An example of the future of energy man-agement from Dr Roger Boulton’s brilliant presentation at the 2016 Australian Wine Industry Technical Conference was that of pulsed jacket flow for refrigerant brine. In this case, automated solenoid valves are used to hold cold brine in tank jackets to maximise heat transfer (increase of 3o-5oC). By sending a smaller volume of warmer brine back through the return stream, the refrigeration system works more efficiently in the long run.

There is usually some very low hanging fruit (so to speak) around wineries when it comes to energy efficiency improvements and even simple things such as switching to LED light bulbs or running the office air conditioning at 25oC instead of 20oC in summer can make meaningful differences to baseload power con-sumption. For example, those two examples may well cut consumption by 6 amps and 4 amps respectively, or 1.0 to 1.5 Kw.

“It’s the peaks…”

In addition to reducing the overall quantum of energy consumption, it is important to consider the use patterns and remember that infrastructure is usually designed with peak demand in mind – or at least as it is understood at the planning stages.

When it comes to electrical supply, the challenge is exactly the same as in so many other aspects of our field – the increasingly compressed nature of our processing. For example, a small winery may find itself drawing no more than 40 amps for most of the year but struggle to keep the draw below its maximum capacity of 100 amps during vintage. In addition to pushing the capacity of the board, some of the components of the costs of electricity supply relate to peak draw within a particular period – no matter how short that may be.

For these reasons, it is prudent to consider ways to manage these peaks which usually relate to start-up current draw of electrical motors and boils down to two key points: trimming peak load (per motor) and offsetting them from one another.

Many electrical motors found in the wine business, whether they be on irrigation pumps, air compressors, refrigeration compressors, must pumps or anything else, use Direct On Line (DOL) starters which tend to draw very high current at start-up. Another more expensive but increasingly popular method is the use of Variable Speed Drive (VSD) or ‘soft starters’ which can minimise it. Fig. 3 is a sketch of the two different types, showing start-up current draws typical of some winery equipment.

Fig. 4, while a little crude, illustrates the potential problem for a winery with a board capacity of, say, 100 amps if several DOL motors were to start up at the same time.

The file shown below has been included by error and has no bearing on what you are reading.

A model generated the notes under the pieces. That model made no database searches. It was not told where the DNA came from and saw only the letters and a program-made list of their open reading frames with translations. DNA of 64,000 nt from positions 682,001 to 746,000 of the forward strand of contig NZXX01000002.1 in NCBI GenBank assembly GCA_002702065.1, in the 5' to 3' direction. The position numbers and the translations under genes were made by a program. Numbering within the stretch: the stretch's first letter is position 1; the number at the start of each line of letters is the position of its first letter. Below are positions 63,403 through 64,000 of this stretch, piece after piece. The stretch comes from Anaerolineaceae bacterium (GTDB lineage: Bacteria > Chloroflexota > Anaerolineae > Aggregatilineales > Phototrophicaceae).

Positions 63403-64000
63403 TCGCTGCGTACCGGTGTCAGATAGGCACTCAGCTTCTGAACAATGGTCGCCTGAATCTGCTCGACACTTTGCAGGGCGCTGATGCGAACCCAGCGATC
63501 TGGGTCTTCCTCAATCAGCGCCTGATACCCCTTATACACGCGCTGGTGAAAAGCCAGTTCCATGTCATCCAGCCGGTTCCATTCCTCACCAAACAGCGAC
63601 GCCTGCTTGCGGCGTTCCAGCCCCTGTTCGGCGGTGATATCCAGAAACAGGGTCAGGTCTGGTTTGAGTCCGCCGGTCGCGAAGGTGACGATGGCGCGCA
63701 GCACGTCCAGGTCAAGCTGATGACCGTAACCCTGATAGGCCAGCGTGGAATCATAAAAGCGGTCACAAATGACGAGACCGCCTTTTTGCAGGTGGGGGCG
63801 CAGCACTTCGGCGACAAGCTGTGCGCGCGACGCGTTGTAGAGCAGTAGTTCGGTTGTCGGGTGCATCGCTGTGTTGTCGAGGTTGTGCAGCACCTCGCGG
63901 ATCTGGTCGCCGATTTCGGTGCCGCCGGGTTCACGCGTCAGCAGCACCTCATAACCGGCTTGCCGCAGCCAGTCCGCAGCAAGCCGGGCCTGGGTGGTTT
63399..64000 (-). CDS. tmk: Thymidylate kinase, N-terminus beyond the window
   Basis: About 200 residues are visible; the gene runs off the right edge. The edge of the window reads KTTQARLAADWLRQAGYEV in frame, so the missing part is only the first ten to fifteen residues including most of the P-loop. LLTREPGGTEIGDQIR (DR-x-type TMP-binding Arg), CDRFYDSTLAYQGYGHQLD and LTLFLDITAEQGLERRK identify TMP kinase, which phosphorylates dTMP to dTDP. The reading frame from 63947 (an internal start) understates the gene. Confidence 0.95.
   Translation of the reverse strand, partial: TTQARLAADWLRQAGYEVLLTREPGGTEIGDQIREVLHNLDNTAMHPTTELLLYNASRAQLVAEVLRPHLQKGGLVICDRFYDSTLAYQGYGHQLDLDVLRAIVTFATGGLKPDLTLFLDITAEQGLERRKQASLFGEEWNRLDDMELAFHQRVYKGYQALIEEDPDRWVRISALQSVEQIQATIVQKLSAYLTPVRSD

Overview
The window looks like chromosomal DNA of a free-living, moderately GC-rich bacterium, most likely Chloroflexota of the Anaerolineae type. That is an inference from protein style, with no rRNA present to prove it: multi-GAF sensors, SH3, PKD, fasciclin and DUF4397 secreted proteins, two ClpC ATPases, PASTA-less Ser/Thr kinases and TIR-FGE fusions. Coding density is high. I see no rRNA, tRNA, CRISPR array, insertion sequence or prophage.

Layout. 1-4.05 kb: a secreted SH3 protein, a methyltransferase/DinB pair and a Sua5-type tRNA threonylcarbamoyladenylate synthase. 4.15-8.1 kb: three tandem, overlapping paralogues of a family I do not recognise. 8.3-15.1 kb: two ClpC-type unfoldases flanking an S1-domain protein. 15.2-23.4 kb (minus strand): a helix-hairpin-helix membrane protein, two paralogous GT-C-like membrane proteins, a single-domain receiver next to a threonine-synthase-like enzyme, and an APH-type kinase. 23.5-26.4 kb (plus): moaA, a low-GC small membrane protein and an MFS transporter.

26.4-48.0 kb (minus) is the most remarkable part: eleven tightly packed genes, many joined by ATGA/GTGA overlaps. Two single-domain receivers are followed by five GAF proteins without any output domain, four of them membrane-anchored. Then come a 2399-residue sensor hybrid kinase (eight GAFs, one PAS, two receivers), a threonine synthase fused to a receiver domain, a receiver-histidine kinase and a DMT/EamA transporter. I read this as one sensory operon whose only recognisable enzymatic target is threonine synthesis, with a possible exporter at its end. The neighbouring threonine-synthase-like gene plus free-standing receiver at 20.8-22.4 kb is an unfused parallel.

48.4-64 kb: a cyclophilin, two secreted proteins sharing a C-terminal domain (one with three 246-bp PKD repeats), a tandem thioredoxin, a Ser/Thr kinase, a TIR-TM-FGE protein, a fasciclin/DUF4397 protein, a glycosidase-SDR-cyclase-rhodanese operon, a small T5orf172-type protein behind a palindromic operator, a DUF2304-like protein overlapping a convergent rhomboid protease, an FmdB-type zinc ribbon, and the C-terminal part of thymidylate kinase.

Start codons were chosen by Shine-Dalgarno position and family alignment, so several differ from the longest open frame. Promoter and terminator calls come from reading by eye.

With this in mind, it is easy to see the potential value of integrated management systems which can ensure these peaks do not occur at the same time and the capacity of the site is not breached, leading to tripped circuit breakers or blown fuses.

Radio telemetry may sound exotic but it is a simple mechanism by which start-ups of motors can be staggered with the equipment readily available and affordable. Further-more, it is easy to set simple rules around a hierarchy of equipment where a must pump will take priority over the start-up of an air compressor for example. Much better to push the compressor back by a few seconds to avoid fruit spilling onto the floor!

Batteries and solar

There has been no shortage of media coverage about energy storage through the next generation of batteries. While it may be imprudent to hold one’s breath until a battery plant is able to supply a capital city during a blackout, it is certainly the case that some wineries (and breweries) are already operating perfectly successfully using industrial battery storage.

Despite some exciting signs of the future potential of lithium-air batteries (possibly 4 times the capacity), the ‘here and now’ reality is lithium-ion. Even though their efficiency has been difficult to improve, there have still been phenomenal commercial gains in recent years with costs (per kW of storage) being approximately 10% of that of 5 years ago and good improvements in production efficiency – witness Tesla’s ‘Gigafactories’, for example.

We are now at the point where solar and batteries are a key part of the energy mix at more commercial wineries around the world (if not the entire supply) and this shows no signs of slowing down. While some sites may remain restricted by their roof area for solar panels, the frustra-tions with power outages and cost increases show no realistic sign of slowing either.